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Wilberforce and Windsor

These towns on the Hawkesbury River are two of five Macquarie Towns. Governor Macquarie chose these sites for purpose-built settlements to support nearby settlers who had moved to the area to farm Sydney’s food supply.

Just 7km apart, many of the original buildings still stand and it’s a nice walk through history.

Things to see in Wilberforce and Windsor

If you would like some context or background to these spots why not follow one of the self-guided history walks from the Hawkesbury Heritage Association

If history is not your thing, don’t worry adrenaline is also high on the menu here!

Check out the following:

Windsor Road Trip Facts
Time (one way):
 55 minutes
Distance (one way): 60km
Best time of year to visit: Year-round
Things to do on this trip: Learn about colonial history, enjoy water sports on the river
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Wisemans Ferry and St Albans

Wiseman’s Ferry and St Albans mix heritage with nature, two historic settlements sandwiched between two national parks, offering you plenty to explore.

Hawkesbury River
Hawkesbury River is popular for waterskiing

Solomon Wiseman, a former convict, was granted land here by Governor Macquarie in 1817 and within ten years had established a ferry service across the Hawkesbury River from trade between Sydney and the settlement at Newcastle. The service continued to be the main route between the two cities until 1945 when the Peats River Bridge at Brooklyn opened.

On your way into town be sure to stop at Hawkins Lookout (map reference) just outside the centre of the city.

Sunset overlooking the Hawkesbury River from Hawkins Lookout Credit: Destination NSW

Things to do at Wiseman Ferry?

  • pick mandarins from Ford’s Farm and Watkins Family Farm Check the farmgate app for dates.
  • head to Tobruk Station to learn all about shearing and rounding up sheep
  • have a drink at the Historic Settler’s Arms Inn in St Albans- an original stopover for Cobb and Co Stagecoaches.
  • take some of the bushwalks in Dharug and Yengo National Parks
  • walk the Old Great North Road – World Heritage-listed walk, a 9km loop.
  • take the four-minute ride on the free Wiseman’s Ferry the oldest still in operation in NSW

After a walk around Wiseman’s Ferry drive on to the National Trust listed hamlet of St Albans.

The Great North Road is part of the Australian Convict Sites World Heritage Listing. The road was carved out of solid rock by convicts who reoffended after arriving in Sydney.

Wisemans Ferry Road Trip Facts
Time (one way):
60 minutes
Distance (one way): 75km
Best time of year to visit: Autumn for gorgeous foliage, winter for fruit picking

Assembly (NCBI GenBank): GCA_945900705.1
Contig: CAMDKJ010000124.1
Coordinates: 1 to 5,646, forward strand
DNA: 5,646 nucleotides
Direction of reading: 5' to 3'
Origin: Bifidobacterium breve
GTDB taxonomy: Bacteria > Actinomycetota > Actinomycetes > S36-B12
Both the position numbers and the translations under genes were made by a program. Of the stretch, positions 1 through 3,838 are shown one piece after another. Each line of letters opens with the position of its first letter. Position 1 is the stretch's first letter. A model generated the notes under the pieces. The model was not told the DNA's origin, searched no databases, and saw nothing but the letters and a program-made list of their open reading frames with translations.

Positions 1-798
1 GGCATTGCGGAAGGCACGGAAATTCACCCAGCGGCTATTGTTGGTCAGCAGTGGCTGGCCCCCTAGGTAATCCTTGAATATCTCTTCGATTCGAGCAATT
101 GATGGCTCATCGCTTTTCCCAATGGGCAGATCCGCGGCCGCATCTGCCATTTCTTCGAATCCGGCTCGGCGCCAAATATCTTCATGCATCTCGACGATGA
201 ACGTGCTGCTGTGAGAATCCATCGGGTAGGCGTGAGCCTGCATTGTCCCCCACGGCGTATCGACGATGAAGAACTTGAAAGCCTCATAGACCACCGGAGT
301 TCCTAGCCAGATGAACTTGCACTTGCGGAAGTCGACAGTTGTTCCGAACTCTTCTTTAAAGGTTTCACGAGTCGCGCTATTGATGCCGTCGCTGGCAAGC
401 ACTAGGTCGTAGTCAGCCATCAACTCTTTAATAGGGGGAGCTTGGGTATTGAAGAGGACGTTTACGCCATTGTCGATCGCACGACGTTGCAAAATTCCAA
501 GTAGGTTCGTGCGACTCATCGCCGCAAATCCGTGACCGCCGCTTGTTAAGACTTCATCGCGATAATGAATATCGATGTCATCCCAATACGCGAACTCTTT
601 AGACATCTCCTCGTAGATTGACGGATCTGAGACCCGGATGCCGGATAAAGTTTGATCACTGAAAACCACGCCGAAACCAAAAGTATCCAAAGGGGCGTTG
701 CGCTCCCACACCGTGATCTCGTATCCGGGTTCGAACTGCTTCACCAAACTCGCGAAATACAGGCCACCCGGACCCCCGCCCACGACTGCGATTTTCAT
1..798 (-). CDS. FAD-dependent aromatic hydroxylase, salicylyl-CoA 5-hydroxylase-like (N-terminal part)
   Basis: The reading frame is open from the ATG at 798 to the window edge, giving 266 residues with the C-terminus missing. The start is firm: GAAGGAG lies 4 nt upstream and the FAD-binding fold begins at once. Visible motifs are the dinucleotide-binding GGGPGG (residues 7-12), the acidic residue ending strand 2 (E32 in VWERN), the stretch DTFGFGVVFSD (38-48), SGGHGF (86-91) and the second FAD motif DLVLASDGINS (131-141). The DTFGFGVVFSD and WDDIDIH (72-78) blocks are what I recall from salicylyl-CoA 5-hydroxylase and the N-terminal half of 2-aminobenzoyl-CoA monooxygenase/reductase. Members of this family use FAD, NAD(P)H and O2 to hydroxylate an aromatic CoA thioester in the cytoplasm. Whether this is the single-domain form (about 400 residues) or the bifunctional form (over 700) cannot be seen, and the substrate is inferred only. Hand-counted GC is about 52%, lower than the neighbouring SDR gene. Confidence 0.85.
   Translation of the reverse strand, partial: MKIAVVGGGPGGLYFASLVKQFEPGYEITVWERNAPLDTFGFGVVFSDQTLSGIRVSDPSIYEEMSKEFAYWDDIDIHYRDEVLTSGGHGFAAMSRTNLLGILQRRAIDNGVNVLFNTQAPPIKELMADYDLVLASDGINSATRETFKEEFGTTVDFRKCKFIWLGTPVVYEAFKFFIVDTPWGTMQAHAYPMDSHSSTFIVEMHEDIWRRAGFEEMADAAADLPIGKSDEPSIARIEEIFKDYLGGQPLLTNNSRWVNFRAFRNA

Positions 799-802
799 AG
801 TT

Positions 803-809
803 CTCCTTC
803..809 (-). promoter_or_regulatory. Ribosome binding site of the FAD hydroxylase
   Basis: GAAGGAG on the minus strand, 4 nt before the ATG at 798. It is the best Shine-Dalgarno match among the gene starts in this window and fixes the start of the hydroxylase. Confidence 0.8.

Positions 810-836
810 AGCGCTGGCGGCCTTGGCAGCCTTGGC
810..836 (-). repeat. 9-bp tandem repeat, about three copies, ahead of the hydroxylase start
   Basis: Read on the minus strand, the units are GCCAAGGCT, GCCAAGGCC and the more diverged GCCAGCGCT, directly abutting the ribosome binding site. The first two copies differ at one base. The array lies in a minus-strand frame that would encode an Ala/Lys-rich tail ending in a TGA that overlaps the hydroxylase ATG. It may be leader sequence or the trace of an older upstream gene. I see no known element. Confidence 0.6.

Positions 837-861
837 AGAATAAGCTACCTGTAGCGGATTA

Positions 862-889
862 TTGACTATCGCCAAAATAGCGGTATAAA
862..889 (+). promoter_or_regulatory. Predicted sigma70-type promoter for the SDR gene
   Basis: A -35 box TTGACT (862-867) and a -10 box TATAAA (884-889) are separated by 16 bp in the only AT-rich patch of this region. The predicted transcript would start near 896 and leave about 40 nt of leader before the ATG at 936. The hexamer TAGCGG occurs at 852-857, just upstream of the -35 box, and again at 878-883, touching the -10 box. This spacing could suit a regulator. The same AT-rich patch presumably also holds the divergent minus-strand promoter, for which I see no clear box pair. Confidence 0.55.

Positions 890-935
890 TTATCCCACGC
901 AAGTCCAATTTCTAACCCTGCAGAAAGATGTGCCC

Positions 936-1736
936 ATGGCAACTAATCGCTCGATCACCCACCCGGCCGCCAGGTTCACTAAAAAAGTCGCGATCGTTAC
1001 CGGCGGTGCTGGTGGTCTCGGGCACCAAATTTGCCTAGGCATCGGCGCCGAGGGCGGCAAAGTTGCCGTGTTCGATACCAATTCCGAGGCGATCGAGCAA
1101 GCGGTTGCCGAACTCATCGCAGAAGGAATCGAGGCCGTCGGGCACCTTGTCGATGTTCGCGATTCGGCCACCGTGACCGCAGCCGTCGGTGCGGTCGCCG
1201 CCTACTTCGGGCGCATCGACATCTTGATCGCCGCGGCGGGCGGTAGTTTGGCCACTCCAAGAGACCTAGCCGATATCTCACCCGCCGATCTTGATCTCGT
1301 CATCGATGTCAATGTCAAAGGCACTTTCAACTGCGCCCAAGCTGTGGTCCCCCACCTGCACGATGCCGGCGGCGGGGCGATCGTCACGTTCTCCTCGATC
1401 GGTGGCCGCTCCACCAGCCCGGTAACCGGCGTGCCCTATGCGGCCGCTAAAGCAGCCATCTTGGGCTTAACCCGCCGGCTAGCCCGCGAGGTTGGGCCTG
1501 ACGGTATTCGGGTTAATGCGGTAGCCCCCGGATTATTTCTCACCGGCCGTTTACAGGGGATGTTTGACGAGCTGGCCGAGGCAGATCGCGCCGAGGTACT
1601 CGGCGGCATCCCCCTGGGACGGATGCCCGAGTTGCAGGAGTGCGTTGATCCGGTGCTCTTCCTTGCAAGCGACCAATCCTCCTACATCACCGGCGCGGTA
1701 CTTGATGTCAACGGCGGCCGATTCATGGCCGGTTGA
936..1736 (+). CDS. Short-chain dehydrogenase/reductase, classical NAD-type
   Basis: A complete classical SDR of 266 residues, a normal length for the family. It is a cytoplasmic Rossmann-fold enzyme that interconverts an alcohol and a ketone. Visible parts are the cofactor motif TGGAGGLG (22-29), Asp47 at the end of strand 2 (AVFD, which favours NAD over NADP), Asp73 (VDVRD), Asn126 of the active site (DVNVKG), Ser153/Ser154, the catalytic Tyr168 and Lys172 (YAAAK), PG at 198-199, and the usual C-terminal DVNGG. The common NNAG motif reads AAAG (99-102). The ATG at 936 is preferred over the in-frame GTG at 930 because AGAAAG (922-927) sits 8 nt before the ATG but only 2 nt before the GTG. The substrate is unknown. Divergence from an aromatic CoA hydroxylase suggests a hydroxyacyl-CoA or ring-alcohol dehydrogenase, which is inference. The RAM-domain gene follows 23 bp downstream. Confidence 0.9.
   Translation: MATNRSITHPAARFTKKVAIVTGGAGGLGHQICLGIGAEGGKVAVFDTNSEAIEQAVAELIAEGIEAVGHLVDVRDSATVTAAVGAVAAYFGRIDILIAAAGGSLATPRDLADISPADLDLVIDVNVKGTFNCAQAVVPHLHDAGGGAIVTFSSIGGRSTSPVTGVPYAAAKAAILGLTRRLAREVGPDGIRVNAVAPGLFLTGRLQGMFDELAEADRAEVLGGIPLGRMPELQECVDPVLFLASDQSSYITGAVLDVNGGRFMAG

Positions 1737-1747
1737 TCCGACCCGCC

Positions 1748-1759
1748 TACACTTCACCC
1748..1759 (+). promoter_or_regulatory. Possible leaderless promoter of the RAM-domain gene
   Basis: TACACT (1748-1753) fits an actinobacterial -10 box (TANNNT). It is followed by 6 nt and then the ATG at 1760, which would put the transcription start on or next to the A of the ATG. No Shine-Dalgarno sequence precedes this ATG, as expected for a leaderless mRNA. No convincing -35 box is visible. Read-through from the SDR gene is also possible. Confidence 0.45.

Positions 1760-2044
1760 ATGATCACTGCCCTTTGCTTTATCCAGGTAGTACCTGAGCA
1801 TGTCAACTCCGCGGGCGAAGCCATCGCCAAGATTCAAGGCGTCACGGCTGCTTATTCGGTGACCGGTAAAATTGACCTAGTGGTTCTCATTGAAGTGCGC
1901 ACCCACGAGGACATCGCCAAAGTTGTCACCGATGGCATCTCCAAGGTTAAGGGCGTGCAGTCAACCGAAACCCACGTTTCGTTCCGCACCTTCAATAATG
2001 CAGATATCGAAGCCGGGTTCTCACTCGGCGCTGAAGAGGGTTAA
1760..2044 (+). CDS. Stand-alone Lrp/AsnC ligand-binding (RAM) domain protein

Things to do on this trip: Pick mandarins,
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Day trips from Sydney that take a little longer

Berry

We have been visiting Berry regularly since we were kids. As teenagers, it was not uncommon to make the drive just to get doughnuts (well it was really for the ride, but doughnuts gave us a reason).

These days we stop in Berry a few times a year on our way to Jervis Bay for holidays. For us, it’s impossible to stay on the highway and not turn off!

Berry NSW local attraction donut van
The Berry Donut van is one of the most popular spots in Berry

Approx 150km from Sydney you can make the trip to Berry via the highway, but we suggest you do at least one way of the journey via the Grand Pacific Drive and coastal route.

This coastal route will add a little time, but you will be glad of it. We also recommend stopping briefly at Gerringong and Gerroa, two of the prettiest beach towns in the area. You can save time by returning to Sydney via the inland route.

The main thoroughfare of Berry, Queen Street is full of shops to tempt your credit card from your wallet. There is a ridiculous number of homeware stores, and boutiques make this a fantastic place to head to for gift shopping, there is always something unique to be found.

Homeware store on Queen Street Berry

Berry is a great spot for a meat pie, there are two pie shops in town and the charming Milkwood Bakery always gets good reviews. The pies and cakes at Milkwood are delicious, but we think the old school versions at the Berry Bakery are pretty tasty too.

If you would rather walk than shop, there are two great choices nearby. The slightly challenging Drawing Room Rocks walk with its spectacular views over the lush green valley to Shoalhaven’s beaches and the flat but equally rewarding walks in Seven Mile Beach National Park.

Alternatively, take this scenic drive.

Berry Inn on Queen Street in Berry

We once spent the night at The Berry Hotel, which gave us even more time to explore the area. The hotel, built in 1863 has very affordable rooms and a self-contained flat which make a great base.

Berry Road Trip Facts
Time (one way):
 2 hours
Distance (one way): 140km
Best time of year to visit: Year-round
Things to do on this trip: Cafes and shopping, ocean views en route
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Berrima and Bowral